Electric vehicles, or EVs for short, have been the hot car commodity for 2022. Their sales were up by a third in the first half of 2022 and accounted for 7.2 per cent of new car registrations in Canada. For all of 2021, the proportion was 5.2 per cent.
But many prospective buyers have questions for their dealers and reservations of their own about the still relatively new technology.
HOW MANY KILOMETRES AVAILABLE ON A FULL CHARGE?
Range will be determined by the EV model, the size of its battery, the ambient temperature, driving style and a willingness to pay more. There's the Mazda MX-30 and its 160-kilometre range on the low end and the six-figure Lucid Air Grand Touring with up to 830 kilometres on the other. A ballpark average for today's EVs would be around 400 kilomtres. Older EVs will have less range, roughly 160-320 kilometres, due to being first-generation technology and battery degradation.
Driving habits will greatly affect how far one can travel, just as they would on a gas-powered vehicle. Accelerate slowly and smoothly and the charge lasts longer. Driving aggressively and maintaining high speeds will eat into range.
HOW MANY YEARS WILL THE BATTERY LAST?
Battery life is determined by how often the battery was exposed to extreme temperatures, how often it operated at high and low states of charge, how many charge cycles it received, and how many times it visited a DC fast charger.
Like a smartphone's battery, an EV battery's performance will degrade over the years, albeit much slower. After 10 years, an EV battery would have a charge of roughly 77 per cent, according to vehicle data company Geotab.
To alleviate some of this concern, the U.S. federal government has mandated that all EV batteries be covered for at least eight years or 100,000 miles, whichever comes first. In California and the 14 other states that have adopted its zero-emissions vehicle regulations, the coverage is extended to 10 years.
DOES IT QUALIFY FOR A TAX CREDIT?
In Canada, the federal Incentives for Zero-Emission Vehicles (iZEV) program provides a $5,000 rebate for battery electric vehicles, as well as plug-in hybrid electric vehicle (PHEV) with electric range greater than 49 kilometres. PHEVs with less electric range qualify for $2,500.
The same eligibility criteria applies to both categories. Zero-emission passenger cars starting at less than $55,000, and higher-cost variants up to $65,000 qualify for the incentives. Larger vehicles such as pickups, minivans and SUVs must have a base price of less than $60,000, and higher-cost variants must start at less than $70,000. Higher-cost trim levels are not eligible.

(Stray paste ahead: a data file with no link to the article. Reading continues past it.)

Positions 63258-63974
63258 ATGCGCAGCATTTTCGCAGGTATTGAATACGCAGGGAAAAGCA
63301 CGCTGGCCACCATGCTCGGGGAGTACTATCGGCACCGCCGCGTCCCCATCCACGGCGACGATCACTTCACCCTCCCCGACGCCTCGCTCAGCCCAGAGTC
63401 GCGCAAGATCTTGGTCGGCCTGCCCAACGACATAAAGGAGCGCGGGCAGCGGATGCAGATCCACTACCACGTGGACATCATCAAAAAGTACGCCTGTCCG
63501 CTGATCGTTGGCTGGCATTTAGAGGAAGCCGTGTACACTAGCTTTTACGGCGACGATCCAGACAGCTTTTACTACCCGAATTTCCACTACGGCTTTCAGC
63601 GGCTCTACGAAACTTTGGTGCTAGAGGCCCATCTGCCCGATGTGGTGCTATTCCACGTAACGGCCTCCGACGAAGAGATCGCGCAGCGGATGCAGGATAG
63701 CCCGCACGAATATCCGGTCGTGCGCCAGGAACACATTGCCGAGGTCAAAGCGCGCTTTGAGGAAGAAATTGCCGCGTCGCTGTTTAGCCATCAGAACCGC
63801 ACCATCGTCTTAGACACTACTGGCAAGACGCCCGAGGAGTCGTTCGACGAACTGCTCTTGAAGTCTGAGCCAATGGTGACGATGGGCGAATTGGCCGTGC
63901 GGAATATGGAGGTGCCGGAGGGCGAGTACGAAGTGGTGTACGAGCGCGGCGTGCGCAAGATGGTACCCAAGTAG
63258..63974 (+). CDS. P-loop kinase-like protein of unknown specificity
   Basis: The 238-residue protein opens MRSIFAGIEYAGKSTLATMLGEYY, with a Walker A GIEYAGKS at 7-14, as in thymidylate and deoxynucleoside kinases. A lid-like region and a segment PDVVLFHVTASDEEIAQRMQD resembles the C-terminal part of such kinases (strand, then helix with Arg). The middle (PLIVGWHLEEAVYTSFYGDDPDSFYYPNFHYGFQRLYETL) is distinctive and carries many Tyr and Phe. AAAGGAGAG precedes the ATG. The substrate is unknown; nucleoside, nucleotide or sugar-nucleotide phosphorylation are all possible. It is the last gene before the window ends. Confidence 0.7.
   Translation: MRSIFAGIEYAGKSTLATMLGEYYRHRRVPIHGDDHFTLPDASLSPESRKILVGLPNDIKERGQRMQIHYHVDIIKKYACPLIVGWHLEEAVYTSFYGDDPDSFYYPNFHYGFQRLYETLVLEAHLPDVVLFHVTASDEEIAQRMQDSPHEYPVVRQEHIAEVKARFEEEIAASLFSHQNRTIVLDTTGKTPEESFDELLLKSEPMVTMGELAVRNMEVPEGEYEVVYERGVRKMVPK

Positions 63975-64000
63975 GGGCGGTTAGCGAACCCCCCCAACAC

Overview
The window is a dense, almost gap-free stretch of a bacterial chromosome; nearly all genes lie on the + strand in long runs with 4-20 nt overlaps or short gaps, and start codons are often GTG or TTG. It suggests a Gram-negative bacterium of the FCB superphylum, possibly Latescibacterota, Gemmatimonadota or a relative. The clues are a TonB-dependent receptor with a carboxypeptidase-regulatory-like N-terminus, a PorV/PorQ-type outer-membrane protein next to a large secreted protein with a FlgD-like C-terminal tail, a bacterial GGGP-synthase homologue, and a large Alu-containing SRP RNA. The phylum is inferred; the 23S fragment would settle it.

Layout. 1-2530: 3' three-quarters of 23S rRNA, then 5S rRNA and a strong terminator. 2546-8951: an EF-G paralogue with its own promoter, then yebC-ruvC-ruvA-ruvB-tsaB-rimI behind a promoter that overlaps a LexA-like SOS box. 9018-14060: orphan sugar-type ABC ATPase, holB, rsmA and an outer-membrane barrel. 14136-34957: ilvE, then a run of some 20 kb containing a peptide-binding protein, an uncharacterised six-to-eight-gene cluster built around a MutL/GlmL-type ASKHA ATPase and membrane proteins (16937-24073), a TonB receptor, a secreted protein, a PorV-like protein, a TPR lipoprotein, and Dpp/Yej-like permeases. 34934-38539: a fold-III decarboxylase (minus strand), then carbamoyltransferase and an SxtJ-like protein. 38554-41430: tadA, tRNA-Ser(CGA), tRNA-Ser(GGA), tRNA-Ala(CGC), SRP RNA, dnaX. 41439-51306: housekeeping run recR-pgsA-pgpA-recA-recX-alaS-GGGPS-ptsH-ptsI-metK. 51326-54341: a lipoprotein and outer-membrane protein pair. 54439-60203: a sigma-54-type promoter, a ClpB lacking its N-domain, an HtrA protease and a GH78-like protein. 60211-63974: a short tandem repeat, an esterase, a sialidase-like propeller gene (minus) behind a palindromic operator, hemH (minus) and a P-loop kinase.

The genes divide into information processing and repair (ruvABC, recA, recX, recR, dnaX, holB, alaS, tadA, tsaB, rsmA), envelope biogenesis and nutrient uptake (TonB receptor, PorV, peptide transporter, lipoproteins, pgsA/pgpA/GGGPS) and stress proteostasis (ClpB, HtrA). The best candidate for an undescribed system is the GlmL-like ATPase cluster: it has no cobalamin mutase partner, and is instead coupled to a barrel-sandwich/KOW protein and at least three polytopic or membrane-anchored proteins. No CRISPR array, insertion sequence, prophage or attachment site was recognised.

British Columbia, Quebec, Newfoundland, New Brunswick, Nova Scotia and Prince Edward Island offer their own provincial rebates on top of the federal one.
HOW LONG DOES IT TAKE TO CHARGE?
The time it takes to charge an EV depends on its battery size, the speed of its onboard charger (usually rated in kilowatts), and the voltage of where its plugged it in. For daily driving and commuting, most people will be able to charge overnight at a 240-volt socket, also called Level 2 charging. It would take significantly longer to charge an EV on a standard 110-volt wall socket. A Level 3 or DC fast charger would be needed for road trips. These high-power stations significantly reduce charging time, and in general, a vehicle can go from a 10 per cent to 80 per cent charge in about 30 minutes.
WHERE AND WHEN ARE THEY AVAILABLE?
Many EVs are available at local dealerships. However, there's been a shortage of new cars in recent years, and EVs have been hit the hardest due to their complexity. Consumers might end up on a waiting list.
Startup brands such as Tesla, Lucid and Rivian exist outside the dealer system and sell directly to consumers on their websites. They rarely carry inventory, and cars are often built after an order is placed. Depending on the vehicle model and configuration, it can take anywhere from a few weeks to upwards of a year.